As summer begins to transition to fall, there’s another season that should be on people’s minds this month. Sept. 10 is the meteorological peak of the Atlantic Hurricane season.
“We were very lucky that Hurricane Idalia didn’t do more damage here last week,” said Brandon Ellis, Georgetown County Emergency Manager and Director of Emergency Services. “Hopefully, we won’t have any more tropical activity come through our area this season, but we still have a lot of Hurricane season left and, statistically, we’re entering the busiest part of the season.”
Historically, the number of storms rises during the period from late August through the month of September. Georgetown County Emergency Management is currently tracking Hurricane Lee across the Atlantic. It strengthened this morning and is now just shy of being a Category 5 hurricane with maximum sustained winds of 155 miles per hour. Long-range forecast models show it should make a northerly turn next week keeping it away from our coast, but “we aren’t counting our chickens until the eggs hatch with this one,” Ellis said.
“Even if Lee doesn’t directly impact our area, there will be indirect impacts in the form of dangerous rip currents and rough surf conditions,” he added. “We will continue to closely monitor Lee throughout the weekend.”
Surf conditions could begin to deteriorate by the end of this weekend along our beaches.
In the meantime, Ellis advises residents to remain vigilant and make sure their hurricane kits are ready. The best time to do that is before a storm is forecast to impact our area, he said.
Here are some actions you can take now to make sure your family is hurricane-ready.
- Make an Emergency Plan. Make sure everyone in your household knows and understands your hurricane plans. Make sure your plan includes pets.
- Know your Evacuation Zone. You may have to evacuate quickly due to a hurricane if you live in an evacuation zone. Plan for where you will go and again, don’t forget to include your pets.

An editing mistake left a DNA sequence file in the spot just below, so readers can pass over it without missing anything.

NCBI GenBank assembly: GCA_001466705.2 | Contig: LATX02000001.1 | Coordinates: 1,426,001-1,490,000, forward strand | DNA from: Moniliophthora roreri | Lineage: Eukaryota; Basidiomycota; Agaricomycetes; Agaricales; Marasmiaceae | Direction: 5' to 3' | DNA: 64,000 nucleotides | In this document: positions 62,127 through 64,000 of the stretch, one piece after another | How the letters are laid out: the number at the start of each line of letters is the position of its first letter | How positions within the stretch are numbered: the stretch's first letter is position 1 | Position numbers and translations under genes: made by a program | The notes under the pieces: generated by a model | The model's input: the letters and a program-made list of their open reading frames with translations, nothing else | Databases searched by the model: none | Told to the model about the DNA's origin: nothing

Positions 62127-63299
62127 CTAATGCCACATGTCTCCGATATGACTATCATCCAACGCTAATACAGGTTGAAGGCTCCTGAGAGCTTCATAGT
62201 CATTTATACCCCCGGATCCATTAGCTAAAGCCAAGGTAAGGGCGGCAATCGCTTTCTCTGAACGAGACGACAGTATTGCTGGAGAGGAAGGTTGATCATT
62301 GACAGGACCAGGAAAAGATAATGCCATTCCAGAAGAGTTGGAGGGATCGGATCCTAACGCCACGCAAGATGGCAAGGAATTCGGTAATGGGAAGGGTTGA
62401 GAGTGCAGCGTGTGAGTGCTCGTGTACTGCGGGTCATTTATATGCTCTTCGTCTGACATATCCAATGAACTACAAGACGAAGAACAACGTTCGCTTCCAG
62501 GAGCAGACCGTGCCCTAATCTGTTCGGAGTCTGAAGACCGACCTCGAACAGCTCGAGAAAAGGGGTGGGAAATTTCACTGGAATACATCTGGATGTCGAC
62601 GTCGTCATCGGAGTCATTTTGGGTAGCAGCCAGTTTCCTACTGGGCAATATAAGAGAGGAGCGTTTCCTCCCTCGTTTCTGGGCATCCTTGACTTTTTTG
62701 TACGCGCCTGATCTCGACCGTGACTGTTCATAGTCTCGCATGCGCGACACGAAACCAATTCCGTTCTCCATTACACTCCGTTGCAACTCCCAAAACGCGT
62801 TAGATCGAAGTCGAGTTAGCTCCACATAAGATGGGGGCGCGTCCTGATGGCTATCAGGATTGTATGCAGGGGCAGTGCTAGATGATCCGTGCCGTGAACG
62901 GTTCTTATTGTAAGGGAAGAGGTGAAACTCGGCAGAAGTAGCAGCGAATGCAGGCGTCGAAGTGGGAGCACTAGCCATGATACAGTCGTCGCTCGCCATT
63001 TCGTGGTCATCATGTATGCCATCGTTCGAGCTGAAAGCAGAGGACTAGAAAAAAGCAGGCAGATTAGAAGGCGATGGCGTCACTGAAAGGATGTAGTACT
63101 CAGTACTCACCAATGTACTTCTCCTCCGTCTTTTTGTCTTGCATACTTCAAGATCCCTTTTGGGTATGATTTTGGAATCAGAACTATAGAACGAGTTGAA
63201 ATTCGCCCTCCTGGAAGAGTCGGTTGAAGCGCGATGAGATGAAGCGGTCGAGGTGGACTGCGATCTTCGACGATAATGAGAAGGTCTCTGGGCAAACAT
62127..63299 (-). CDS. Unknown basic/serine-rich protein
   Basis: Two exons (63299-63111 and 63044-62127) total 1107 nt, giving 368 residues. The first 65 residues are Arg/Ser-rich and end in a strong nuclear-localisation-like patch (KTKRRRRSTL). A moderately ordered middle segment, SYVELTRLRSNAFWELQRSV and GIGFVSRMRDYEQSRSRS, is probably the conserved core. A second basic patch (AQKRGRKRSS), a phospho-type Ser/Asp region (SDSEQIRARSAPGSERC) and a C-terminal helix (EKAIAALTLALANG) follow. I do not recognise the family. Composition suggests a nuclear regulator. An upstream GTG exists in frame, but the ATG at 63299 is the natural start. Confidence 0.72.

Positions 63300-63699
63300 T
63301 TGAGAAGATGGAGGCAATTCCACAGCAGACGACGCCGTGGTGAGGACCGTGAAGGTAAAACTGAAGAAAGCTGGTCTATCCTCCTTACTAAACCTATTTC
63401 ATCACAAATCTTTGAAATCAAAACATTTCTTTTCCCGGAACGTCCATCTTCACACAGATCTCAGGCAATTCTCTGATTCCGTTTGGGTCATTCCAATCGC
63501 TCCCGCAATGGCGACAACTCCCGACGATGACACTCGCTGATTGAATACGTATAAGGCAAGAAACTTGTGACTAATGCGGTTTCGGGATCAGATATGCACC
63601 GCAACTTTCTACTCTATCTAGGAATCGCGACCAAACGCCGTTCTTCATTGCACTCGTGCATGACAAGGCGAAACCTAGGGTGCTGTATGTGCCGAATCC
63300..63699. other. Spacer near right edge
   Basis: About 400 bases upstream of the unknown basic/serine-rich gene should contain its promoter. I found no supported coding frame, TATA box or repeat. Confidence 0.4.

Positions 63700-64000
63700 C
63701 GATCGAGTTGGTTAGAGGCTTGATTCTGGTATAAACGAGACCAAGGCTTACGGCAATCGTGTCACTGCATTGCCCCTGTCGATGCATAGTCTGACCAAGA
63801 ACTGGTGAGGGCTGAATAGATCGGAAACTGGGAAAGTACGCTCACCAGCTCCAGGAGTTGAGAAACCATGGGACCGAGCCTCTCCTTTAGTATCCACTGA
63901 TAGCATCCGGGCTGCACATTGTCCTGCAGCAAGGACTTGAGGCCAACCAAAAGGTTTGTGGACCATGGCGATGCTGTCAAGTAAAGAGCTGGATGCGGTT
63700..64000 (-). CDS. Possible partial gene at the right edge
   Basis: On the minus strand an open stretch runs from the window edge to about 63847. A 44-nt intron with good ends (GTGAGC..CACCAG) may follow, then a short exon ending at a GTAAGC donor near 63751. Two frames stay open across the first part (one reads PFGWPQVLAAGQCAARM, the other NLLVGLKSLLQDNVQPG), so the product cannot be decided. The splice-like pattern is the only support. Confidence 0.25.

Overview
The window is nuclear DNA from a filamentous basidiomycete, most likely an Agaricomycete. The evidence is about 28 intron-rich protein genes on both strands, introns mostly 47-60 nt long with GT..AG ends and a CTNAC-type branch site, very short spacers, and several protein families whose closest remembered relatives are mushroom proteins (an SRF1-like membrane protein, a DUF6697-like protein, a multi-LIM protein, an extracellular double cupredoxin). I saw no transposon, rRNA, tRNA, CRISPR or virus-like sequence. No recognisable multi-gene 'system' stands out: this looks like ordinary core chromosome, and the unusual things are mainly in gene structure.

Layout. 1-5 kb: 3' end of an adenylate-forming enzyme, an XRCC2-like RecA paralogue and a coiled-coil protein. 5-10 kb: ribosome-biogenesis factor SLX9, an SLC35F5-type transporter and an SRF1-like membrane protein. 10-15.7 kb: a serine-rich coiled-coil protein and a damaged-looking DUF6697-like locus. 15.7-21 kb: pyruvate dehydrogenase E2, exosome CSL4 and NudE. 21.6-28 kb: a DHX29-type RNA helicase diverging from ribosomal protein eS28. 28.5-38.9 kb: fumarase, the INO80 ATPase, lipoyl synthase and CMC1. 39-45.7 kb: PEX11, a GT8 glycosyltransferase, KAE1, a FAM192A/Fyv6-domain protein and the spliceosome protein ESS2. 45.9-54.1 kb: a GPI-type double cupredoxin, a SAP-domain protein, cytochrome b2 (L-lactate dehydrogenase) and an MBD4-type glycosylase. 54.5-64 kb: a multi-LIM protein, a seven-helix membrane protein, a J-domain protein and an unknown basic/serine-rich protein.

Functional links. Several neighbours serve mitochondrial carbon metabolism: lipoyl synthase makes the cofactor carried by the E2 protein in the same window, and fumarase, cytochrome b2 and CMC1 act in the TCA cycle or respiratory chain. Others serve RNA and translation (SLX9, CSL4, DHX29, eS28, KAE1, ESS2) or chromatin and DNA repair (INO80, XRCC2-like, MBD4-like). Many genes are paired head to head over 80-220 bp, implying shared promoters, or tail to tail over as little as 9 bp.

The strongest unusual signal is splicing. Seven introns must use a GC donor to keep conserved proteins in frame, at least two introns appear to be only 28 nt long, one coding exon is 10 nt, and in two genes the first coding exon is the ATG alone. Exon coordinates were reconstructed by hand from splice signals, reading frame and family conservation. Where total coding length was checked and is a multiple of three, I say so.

- Recognize Warnings and Alerts. Have several ways to receive alerts. Download the FEMA app and receive real-time alerts from the National Weather Service for up to five locations nationwide. You can also download the SC Emergency Manager app. Both are free at the App Store and Google Play. Sign up for community alerts in your area and be aware of the Emergency Alert System (EAS) and Wireless Emergency Alert (WEA), which require no sign up.
- Review Important Documents. Make sure your insurance policies and personal documents, such as ID, are up to date. Make copies and keep them in a secure password-protected digital space.
- Strengthen your Home. De-clutter drains and gutters, bring in outside furniture, and consider hurricane shutters.
- Gather Supplies.Have enough supplies for your household, including medication, batteries, cleaning and disinfectant supplies, food and water and pet supplies. You may not have access to these supplies for days or even weeks after a hurricane.
The worst storms in memory for South Carolina occurred in September and October. Hurricane Hugo hit near McClellanville on Sept. 22, 1989, causing catastrophic damage along the coast. Hurricane Hazel struck near Myrtle Beach on Oct. 15, 1954, permanently altering the coastline in Georgetown County.
Learn more about hurricane preparedness at gtcounty.org/gcemd or scemd.org.